Northshore School District in Washington state made national news when it shuttered its doors as a result of the COVID-19 pandemic on March 5, 2020, and served as one of the first school districts in the United States to do so. On March 12, 2020, Ohio Gov. Mike DeWine became the first state executive to issue a pandemic school closure order, but he was soon followed by 48 other governors who put a pause on in-person schooling, most through the remainder of the school year.
Then came fall 2020. While state leaders took a heavy role in spring 2020 school closures, the dog days of summer unfolded to a more “laissez-faire” attitude among top state executives in regard to the fall 2020 schooling decisions. What followed were agonizing reopening decisions that played out in the nation’s over 13,000 school districts, creating lengthy Zoom school board meetings, such as the famous marathon meeting in Miami-Dade. With the venue for school reopening decisions moving from the state to the local level, the teachers’ unions entered the school reopening debate from stage right.
Do teachers’ unions shape reopening decisions?
The reality is, when reopening decisions were brought into the realm of local control, they became far more polarized and political. This should not be terribly surprising. There are far more education interest groups and competing education policy ideas at the state level, making it much more difficult for a single organization to garner a dominant voice among policymakers. When these decisions are brought down into local school board meetings, there remain only a few organizations that are organized enough to exert influence. The teachers’ unions are the largest elephant in the room and the one that, in most school districts around the country, are directly connected to the supply of teachers to the classroom.
With a team of co-authors, I tracked school reopening decisions throughout the fall 2020 semester in 250 of the largest school districts around the country to understand just how much influence teachers’ unions had on these decisions. We measured teachers’ union power in two ways. The first captures a more fixed measure of power that is built up over a longer period of time: the length of collective bargaining agreement. We think of this as a proxy for the detailed working conditions secured by the union. The second is a shorter-term measure, one that captures the reactionary power of teachers’ unions to school reopening decisions. We tracked the Facebook pages of teachers’ unions in our sample for social media posts that made forceful statements on school reopening, including those that discussed lawsuits, membership opinions, and protests.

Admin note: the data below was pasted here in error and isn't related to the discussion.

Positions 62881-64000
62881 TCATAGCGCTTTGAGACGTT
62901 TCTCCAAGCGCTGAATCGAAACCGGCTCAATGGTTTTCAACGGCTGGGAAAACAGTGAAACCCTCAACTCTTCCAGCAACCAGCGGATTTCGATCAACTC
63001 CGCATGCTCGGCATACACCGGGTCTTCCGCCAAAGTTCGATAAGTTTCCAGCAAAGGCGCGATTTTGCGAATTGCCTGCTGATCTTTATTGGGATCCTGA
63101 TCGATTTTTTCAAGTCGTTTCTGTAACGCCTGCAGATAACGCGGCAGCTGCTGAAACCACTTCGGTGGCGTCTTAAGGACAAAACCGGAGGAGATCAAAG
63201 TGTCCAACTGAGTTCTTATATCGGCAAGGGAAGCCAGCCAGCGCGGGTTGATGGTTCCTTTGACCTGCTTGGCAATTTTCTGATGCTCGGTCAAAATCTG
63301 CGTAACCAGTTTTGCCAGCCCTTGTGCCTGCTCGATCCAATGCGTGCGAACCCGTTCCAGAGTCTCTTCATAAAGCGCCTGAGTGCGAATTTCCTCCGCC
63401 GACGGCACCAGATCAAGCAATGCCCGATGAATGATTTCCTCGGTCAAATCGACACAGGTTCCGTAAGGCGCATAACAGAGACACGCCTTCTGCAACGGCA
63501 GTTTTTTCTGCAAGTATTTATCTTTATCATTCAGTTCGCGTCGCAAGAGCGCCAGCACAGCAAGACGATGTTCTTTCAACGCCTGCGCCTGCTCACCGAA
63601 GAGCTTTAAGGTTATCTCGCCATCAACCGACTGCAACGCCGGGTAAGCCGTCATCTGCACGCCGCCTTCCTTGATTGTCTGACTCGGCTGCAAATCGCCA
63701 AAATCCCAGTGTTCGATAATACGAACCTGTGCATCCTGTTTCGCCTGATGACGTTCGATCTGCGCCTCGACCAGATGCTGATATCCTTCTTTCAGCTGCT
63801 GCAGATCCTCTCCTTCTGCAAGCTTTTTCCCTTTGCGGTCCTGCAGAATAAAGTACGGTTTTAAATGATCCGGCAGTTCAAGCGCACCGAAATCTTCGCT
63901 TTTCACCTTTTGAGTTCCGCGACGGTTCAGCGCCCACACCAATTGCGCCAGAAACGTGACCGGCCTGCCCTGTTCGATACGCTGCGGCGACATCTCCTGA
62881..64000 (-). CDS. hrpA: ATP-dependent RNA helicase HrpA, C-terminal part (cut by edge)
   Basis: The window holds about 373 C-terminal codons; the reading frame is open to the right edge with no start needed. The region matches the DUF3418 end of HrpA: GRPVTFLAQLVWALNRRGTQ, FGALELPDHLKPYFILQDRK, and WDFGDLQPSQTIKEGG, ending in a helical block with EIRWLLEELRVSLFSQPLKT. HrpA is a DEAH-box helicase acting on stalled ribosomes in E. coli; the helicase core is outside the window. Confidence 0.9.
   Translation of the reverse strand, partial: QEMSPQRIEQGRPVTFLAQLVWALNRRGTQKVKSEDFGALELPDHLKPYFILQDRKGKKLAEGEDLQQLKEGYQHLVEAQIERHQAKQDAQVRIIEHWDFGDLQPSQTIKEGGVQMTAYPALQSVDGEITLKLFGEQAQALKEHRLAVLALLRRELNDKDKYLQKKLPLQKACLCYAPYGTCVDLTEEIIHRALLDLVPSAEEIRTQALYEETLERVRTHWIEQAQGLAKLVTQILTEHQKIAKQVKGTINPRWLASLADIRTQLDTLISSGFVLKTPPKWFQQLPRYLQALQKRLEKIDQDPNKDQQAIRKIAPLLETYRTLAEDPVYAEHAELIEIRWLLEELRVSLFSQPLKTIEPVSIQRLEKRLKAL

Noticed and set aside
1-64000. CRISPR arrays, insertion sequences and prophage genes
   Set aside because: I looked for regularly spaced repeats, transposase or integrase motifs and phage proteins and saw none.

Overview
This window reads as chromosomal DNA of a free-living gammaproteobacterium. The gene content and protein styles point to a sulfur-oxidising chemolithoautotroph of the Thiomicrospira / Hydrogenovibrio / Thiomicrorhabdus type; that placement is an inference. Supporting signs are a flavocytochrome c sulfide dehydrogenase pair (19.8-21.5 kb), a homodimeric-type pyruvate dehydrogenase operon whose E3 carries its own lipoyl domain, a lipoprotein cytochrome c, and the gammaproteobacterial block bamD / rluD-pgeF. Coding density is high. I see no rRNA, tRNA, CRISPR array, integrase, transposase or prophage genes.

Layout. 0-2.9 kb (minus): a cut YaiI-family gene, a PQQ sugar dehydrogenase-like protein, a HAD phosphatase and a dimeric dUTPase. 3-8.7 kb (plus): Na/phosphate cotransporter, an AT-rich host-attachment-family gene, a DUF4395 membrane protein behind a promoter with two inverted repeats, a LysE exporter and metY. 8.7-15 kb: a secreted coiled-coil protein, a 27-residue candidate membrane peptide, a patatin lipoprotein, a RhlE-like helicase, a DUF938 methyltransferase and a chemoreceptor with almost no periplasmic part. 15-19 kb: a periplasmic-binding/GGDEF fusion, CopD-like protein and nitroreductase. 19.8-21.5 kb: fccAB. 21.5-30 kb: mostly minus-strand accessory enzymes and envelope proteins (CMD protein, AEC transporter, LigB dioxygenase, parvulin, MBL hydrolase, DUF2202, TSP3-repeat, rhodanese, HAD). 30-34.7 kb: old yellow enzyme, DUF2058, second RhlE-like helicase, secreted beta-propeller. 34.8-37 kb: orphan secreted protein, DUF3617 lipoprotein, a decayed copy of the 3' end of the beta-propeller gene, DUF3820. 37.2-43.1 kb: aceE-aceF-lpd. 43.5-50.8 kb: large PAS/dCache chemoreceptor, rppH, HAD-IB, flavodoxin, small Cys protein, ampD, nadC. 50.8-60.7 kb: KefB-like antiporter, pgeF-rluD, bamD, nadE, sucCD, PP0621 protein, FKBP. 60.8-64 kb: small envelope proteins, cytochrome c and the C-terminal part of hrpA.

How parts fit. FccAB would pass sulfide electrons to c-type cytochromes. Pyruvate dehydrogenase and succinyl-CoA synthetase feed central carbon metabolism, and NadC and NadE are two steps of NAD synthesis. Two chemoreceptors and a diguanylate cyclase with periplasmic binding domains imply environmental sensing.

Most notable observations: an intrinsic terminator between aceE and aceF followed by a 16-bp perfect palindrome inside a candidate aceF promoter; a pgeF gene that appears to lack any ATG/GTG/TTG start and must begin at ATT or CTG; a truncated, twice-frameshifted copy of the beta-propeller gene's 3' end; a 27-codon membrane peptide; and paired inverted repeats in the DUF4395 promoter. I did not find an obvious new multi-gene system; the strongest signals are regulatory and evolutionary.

We find that school districts with lengthier collective bargaining agreements were less likely to start the fall 2020 semester with in-person instruction, were less likely to ever open for in-person instruction during the fall semester, and spent more weeks overall in distance learning. We further find that the shorter-term union power flexes—those captured by the social media posts—were associated with a higher likelihood of reopening for full, in-person instruction during the fall semester. These short-term reactionary responses were not enough to slow the pressure toward reopening; instead, it’s the long-standing, entrenched union power relationships captured by the length of the bargaining agreement that are associated with a slowed reopening timeline.
But what about COVID-19 rates? We find that pandemic severity, as measured by the county COVID-19 hospitalization rate, had no relationship with the probability of in-person reopening. Instead, the other strongest predictors of an in-person reopening during fall 2020 included political partisanship (the share of Trump voters in the county) and demographics (the percentage of white students in the school district).
To be clear, we are not the only authors to document that unions, politics, and demographics matter above and beyond pandemic severity, though we are the first to show these relationships beyond the start of the fall 2020 school year. (You can read four other studies with very similar findings here, here, here, and here.)